The Patchwork Denim Skirt Is The Hero Piece For This Summer

It’s a no brainer.

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Candela Novembre wearing a patchwork denim mini skiert
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The fashion world has become enamored with the naughties. Trends that peaked in 2002 — ruffles, low-rise pants, and even belly button rings have reentered the cultural conversation. But the denim skirt, a staple of the era worn iconically by Britney Spears (with a top to match) and Lindsay Lohan has returned to the zeitgeist via a slightly different route. Patchwork denim skirts, made of cut-up and re-configured slices of jeans, have become a designer fashion staple spurred on by an industry increasingly focused on ways to cut down on waste. Though not every iteration of the current trend is made from upcycled fabric, many brands are finding ways to repurpose leftover materials to create these cool and crafty designs.

“Brands with some of the strongest designer positioning… Gabriela Hearst [and] Marine Serre, to name a couple… have very vocally made meaningful commitments to sustainable practices, including upcycling,” explains Jana Hofheimer, buyer of advanced designer, evening, and denim at Moda Operandi. “For such prominent luxury brands to take this stance reinforces to the customer that prioritizing sustainably-produced merchandise is not only the responsible thing to do, but also is now the cool thing to do. Upcycling, in some ways, has become synonymous with premium, elevated fashion.”

Courtesy of Loewe

This shift, supported now not just by brands with a longstanding sustainability bent like Reformation, but also luxury labels that are increasingly centering themselves in the conversation, suggests a larger continued movement towards an environmentally-friendly narrative. Younger shoppers want brands to align with their values, not just to provide them with something to wear.

Fashion’s Focus On Environmental Impact

If you need further evidence, look no further than The Real Real’s newly-launched partnership with Gypsy Sport which repurposes vintage denim sourced in California into a 12-piece collection that includes both a colorblock miniskirt and one with appliqué details. New York label La Ligne also created a patchwork skirt on Earth Day in partnership with Alyssa Miller. “This button front patchwork skirt was created using fabrics from leftover La Ligne sampling and production yardage mixed with deadstock denim from FABSCRAP,” explains Co-Founder Meredith Melling.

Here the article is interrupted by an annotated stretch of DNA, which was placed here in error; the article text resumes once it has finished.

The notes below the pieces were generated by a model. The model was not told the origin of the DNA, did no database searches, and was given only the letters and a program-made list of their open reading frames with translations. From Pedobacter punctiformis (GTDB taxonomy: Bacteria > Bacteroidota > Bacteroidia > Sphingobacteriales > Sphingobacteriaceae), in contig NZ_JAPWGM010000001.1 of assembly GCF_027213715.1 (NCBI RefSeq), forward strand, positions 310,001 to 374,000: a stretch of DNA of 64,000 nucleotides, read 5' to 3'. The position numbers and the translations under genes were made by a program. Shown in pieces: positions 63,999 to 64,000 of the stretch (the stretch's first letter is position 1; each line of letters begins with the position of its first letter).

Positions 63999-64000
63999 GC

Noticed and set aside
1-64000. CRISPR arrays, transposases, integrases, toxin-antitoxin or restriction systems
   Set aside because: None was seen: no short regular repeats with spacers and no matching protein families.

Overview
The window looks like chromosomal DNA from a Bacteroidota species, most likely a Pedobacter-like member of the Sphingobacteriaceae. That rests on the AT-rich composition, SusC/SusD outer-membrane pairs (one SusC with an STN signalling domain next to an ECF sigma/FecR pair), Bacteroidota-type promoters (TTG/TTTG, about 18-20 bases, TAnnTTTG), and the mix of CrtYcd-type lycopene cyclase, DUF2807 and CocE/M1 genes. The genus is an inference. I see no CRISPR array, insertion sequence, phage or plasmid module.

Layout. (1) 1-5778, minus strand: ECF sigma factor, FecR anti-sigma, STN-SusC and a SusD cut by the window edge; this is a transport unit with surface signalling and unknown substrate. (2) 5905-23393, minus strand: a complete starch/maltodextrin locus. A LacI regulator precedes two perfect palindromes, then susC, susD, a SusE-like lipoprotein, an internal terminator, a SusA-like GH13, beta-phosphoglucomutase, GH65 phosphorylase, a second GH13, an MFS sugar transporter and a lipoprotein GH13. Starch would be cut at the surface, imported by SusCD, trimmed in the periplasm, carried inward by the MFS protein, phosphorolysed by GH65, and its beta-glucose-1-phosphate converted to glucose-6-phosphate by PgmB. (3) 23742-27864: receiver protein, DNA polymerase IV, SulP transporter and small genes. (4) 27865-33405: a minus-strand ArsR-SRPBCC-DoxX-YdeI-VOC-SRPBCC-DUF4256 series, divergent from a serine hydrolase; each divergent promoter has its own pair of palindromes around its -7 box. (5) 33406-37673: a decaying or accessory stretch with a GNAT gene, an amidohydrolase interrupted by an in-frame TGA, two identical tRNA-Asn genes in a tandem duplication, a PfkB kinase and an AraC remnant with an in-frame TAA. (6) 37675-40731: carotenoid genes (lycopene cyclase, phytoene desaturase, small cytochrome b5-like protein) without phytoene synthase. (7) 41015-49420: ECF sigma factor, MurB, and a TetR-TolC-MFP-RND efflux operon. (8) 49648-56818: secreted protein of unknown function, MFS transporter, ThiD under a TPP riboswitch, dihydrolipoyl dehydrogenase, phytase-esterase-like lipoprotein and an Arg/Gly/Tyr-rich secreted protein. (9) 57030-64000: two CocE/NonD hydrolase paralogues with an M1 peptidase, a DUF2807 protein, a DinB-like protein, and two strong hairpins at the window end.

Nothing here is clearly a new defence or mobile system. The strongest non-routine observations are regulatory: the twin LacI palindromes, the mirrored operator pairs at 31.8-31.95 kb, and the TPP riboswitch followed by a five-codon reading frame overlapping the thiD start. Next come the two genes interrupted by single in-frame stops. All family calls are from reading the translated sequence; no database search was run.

Courtesy of La Ligne

A 2020 paper titled Understand Denim Recycling: A Quantitative Study with Lifestyle Assessment Methodology notes that the U.S. denim market is expected to be valued at over $107 billion by 2023, and globally the amount of waste generated is over 2.16 million tons. As overall clothing consumption increases, both advances in large-scale recycling technology and smaller-scale shifts from designer and consumers are necessary to address the environmental impact of what is being produced. But, as with any aspirational shift, without the existence of clothing that consumers actually want to wear, there can be no convincing.

The Return Of The Miniskirt

So, beyond the practical motivations (repurposing scrap fabrics and reimagining what denim can look like) why the trend cycle’s focus on skirts in particular? “I think Miu Miu's "internet breaking" (but not for everyone) micro mini really brought skirts of ALL lengths back into the conversation,” suggests Melling. “While we love a summer dress, a go-to summer skirt has so much versatility and is a great styling alternative to jeans, trousers, or sweats.” Amidst the months of working from home and forgoing large social events, skirts took a backseat to more practical or comfortable wardrobe staples. But, as the collective excitement around dressing up continues into summer 2022, the style is poised for its comeback.

Courtesy of The Real Real x Gypsy Sport

The trend can also be considered a continuation of the craftcore trend that emerged over the last few years. At the same time that many shoppers were taking up DIY-fashion as a hobby or side hustle, major brands took on the movement by way of crochet bucket hats, patchwork cardigans, and grandma-chic knit bags. The could-be-handmade aesthetic of these sewn-together skirts embraces the attitude that fashion doesn’t always have to be tailored to perfection.

Curious to test out the trend for yourself this season? Ahead, shop a selection of the best patchwork denim styles to put to the test.

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